Southwire Donation to West Atlanta Watershed Alliance for Educational Project


Southwire recently made a $5,000 donation to West Atlanta Watershed Alliance (WAWA), directed toward their Proctor Creek Trash Trap Network Education Project. 

WAWA is a nonprofit, 501(c)(3), community-based organization that has been successful in preserving over 400 acres of greenspace from development in Southwest Atlanta. From small beginnings, WAWA now operates the Outdoor Activity Center (OAC), a 26-acre urban forest preserve and nature center and is a steward of the nearby 135-acre Cascade Springs Nature Preserve and the nearly 200-acre Lionel Hampton Beecher Hills Preserve; all in Southwest Atlanta. WAWA believes that a healthy environment equals a healthy community, and their overall efforts are focused on growing a cleaner, greener, healthier and more sustainable West Atlanta.

WAWA and Southwire have a common mission in giving back to the communities in which they live and work and know that, to accomplish that mission, it takes a hands-on approach of sustainable practices. The Proctor Creek Trash Trap Network Education Project was founded in 2019 and was created in effort to clean-up waste in local waterways and create cleaner, safer waterways, parks and communities.

“Southwire is pleased to support WAWA in its mission to protect the watershed and greenspace in West Atlanta,” said Bo Quick, Southwire’s senior director of sustainability and environmental partnerships. “WAWA’s community engagement focus resonates with our company leadership, our sustainability interests and our desire to provide meaningful civic involvement opportunities for our employees – especially those that live in the greater Atlanta area. We look forward to growing our partnership in the future.”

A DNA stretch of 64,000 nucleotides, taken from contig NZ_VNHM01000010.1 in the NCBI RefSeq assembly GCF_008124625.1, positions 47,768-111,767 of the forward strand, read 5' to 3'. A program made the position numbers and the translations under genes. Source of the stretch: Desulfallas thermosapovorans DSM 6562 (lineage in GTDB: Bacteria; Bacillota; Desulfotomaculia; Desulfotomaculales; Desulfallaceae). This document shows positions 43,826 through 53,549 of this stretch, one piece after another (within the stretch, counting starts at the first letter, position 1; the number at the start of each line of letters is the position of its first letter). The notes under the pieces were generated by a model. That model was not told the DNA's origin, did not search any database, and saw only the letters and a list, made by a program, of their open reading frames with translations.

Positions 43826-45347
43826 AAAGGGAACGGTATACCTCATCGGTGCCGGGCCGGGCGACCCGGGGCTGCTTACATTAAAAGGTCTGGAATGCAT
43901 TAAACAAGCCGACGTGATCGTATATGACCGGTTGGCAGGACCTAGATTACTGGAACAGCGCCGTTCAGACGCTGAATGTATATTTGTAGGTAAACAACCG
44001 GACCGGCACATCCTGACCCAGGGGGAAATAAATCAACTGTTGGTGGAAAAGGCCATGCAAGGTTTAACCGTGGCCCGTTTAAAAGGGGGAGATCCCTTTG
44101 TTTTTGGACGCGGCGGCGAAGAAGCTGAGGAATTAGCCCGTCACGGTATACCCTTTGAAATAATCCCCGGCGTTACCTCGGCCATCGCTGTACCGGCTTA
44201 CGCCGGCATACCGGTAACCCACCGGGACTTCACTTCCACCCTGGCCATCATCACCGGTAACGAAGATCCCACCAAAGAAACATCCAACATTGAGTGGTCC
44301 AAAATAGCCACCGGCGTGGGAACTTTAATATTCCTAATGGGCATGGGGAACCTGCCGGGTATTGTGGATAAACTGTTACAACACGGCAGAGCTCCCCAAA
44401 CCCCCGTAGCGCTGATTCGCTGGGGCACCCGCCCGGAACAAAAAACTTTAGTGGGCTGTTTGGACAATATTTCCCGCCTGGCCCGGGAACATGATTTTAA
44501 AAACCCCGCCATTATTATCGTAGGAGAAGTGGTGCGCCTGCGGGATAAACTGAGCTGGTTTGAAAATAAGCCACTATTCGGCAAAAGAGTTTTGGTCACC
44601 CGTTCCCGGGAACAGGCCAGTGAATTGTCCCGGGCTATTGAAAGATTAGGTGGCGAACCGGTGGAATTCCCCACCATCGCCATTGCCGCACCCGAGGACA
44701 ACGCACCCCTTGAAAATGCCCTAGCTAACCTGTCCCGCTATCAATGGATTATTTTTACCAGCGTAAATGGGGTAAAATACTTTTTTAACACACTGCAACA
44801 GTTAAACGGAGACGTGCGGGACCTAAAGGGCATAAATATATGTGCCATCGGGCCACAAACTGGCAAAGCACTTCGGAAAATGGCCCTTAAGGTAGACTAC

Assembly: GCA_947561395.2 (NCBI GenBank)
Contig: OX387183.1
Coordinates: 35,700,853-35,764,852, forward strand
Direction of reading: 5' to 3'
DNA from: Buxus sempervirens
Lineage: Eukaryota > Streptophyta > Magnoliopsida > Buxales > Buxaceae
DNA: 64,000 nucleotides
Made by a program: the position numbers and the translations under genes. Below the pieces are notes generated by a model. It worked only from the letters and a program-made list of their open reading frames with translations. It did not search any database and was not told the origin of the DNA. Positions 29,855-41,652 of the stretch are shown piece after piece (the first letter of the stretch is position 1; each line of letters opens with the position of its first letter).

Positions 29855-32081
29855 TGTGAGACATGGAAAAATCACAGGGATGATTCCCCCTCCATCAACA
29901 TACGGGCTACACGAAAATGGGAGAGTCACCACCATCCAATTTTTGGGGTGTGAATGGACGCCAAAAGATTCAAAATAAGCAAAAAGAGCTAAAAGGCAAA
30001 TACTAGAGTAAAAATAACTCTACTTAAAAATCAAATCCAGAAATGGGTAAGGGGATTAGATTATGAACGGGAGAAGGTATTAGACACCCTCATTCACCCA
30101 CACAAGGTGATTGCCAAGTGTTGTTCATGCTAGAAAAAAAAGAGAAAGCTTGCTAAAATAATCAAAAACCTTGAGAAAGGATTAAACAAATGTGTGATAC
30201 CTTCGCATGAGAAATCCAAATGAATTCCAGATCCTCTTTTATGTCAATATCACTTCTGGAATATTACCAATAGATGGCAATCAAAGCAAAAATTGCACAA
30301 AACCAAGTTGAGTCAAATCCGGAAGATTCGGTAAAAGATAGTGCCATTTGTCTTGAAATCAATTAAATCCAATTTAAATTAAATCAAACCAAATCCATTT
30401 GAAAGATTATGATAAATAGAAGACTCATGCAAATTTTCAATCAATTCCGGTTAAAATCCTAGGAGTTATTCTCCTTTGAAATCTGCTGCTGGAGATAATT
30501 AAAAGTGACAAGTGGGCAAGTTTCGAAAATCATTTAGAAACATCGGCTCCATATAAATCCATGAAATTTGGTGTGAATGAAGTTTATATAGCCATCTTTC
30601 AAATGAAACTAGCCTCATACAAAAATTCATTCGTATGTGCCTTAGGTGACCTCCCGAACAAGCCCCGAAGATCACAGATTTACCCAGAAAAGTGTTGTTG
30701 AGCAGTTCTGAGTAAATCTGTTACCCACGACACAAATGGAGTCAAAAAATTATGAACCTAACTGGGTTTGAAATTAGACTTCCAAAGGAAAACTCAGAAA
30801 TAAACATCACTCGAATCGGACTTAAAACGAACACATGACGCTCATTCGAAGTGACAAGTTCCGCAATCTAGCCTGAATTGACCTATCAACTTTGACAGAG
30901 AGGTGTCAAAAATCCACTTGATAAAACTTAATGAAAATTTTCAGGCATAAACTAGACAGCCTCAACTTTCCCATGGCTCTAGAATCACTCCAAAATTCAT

On March 6, 12 individuals from WAWA and their partner group, Keeping It Wild, piloted their new water analysis program at Proctor Creek, which will soon open to the community as part of the existing Proctor Creek Trash Trap Network Education Project. A portion of Southwire’s donation has provided temporary picnic tables near the trash traps, creating an outdoor classroom, which will allow students from schools around the greater Atlanta area a space to sit when taking field trips to Proctor Creek to learn about the project in a safe, socially distant way. In the future, the remainder of Southwire’s donation will provide a more permanent, larger picnic table and gazebo structure for long-lasting volunteer and educational opportunities. 

Beyond its educational benefits, this program conducts data collection of water analysis, quantity and quality of trash in the area, pollution monitoring, chemical testing and more. Through this data collection, WAWA will continue to give back to the community and provide sustainable solutions and better practices for the future. 

Southwire’s donation has launched an ongoing partnership with WAWA, and both organizations are excited for the continued sustainable, volunteer and education opportunities moving forward. 

“We are very interested in what the future holds for our organizations,” said Darryl Haddock, WAWA education director. “We know that sustainability is the way forward to give back to our communities environmentally and economically, and I know that WAWA and Southwire will find the path of how we can work together in many different capacities, including giving back, sustainable practices, educational opportunities and more.” 

To learn more about Southwire’s commitment to sustainability, visit